If gender-balanced leadership is good for business (and it seems increasingly likely that it is), then directors should recruit more women to the boardroom, and ensure that CEOs have gender diverse senior management teams.

But are they? The short answer is no.

The good news is, we can do something about it.

Forward an open letter to every shareholder you know.

I have a vision of shareholders demanding from their directors at least 40% women leaders on their boards and in their senior management teams.

To that end, I have written an Open Letter to Shareholders. It makes a strong case for gender balanced leadership at the top of the companies in which shareholders invest.

Read the letter. If you like it, please forward it to all the shareholders you know (and remember, if you invest in a pension you are a shareholder).

Let’s join forces, take action, try a different approach and help create better leadership and better organizations.

5 Responses

  1. With the growing adoption of majority voting for directors and the exclusion of uninstructed broker votes in director elections, the effect of shareholder votes has increased. ION, a national network of executive women’s advocacy organization dedicated to the advancement of women to top corporate positions, has for several years encouraged individual shareholders to exercise their proxies, to write to CEOs, board chairs and nominating chairs and to attend shareholder meetings in order to focus attention on the absence of sufficient diversity on the boards of the companies in which they invest. A simple toolkit appears on the ION website (www.IONWomen.org). You will be in good company, as many institutional investors such as Calvert, Walden Asset Management and TIAA/CREF have been leading the charge for many years. If the readers of this article follow the author’s suggestion and join the effort, they will expand the reach of this movement beyond the large companies in which the institutional investors have a stake. And in this way, they can also increase the opportunities for board service available to the many accomplished women who seek them.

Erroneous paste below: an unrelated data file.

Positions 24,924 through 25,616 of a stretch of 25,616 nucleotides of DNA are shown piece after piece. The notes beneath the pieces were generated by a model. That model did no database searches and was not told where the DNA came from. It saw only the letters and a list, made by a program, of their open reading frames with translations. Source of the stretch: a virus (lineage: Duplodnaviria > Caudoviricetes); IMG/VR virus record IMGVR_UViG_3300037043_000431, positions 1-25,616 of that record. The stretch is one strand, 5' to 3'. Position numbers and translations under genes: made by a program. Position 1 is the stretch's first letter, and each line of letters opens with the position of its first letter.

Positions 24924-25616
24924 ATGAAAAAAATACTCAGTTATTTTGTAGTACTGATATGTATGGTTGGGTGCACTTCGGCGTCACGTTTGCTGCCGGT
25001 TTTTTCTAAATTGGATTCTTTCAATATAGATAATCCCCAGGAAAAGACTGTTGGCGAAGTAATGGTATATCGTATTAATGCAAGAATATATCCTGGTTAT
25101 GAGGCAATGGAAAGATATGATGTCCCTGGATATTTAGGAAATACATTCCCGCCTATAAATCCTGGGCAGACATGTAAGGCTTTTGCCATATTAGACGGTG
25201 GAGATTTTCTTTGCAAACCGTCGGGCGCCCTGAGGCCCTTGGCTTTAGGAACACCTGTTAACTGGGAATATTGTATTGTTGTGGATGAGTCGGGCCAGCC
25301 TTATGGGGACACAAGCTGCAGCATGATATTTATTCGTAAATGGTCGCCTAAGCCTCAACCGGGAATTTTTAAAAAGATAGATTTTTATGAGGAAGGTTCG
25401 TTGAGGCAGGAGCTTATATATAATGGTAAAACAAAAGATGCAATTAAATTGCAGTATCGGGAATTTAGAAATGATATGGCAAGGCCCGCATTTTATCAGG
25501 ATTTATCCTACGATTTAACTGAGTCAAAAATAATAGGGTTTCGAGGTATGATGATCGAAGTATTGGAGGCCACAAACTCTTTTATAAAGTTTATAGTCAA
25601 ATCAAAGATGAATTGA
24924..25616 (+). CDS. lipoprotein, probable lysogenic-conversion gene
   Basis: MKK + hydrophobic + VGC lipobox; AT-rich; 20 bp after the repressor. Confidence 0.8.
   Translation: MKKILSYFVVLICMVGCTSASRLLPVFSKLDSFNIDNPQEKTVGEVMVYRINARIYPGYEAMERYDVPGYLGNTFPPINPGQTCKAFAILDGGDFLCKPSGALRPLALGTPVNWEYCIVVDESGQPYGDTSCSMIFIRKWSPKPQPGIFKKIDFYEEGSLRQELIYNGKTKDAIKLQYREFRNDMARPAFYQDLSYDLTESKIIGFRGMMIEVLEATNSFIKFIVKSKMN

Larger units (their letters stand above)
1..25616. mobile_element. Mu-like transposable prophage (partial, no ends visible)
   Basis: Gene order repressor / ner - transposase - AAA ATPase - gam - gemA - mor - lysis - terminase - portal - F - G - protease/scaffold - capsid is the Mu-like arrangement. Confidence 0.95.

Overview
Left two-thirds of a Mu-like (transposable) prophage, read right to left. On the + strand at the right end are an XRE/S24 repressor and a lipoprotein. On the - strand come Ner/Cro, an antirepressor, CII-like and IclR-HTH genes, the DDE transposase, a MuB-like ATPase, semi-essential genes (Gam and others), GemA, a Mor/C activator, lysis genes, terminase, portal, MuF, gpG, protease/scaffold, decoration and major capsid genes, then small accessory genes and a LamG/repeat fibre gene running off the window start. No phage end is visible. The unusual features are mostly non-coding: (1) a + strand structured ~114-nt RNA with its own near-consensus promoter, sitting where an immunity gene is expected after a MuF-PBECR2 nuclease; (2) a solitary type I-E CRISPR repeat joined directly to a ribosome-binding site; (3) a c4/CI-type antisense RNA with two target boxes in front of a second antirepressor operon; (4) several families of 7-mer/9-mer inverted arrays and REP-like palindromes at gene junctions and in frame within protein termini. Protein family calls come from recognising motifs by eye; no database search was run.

2. Bravo to Lynn Harris for raising such an important issue. As shareholders, we deserve the best possible leadership from those who run the companies in which we invest. And, as she points out, there is a great deal of evidence that gender diversity on boards leads to better results.

    I echo Toni Wolfman’s suggestion that those who are interested in this issue take action. The toolkit on ION’s website makes it easy to do just that: http://www.ionwomen.org/page/take-action

  3. Bravo to Lynn Harris for raising such an important issue. As shareholders, we deserve the best possible leadership from those who run the companies in which we invest. And, as she points out, there is a great deal of evidence that gender diversity on boards leads to better results.

    I echo Toni Wolfman’s suggestion that those who are interested in this issue take action. The toolkit on ION’s website makes it easy to do just that: http://www.ionwomen.org/page/take-action